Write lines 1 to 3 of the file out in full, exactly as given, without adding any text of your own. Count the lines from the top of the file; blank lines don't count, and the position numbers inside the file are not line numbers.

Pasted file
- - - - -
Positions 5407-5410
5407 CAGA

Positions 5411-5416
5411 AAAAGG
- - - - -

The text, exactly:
Positions 5407-5410
5407 CAGA

Positions 5411-5416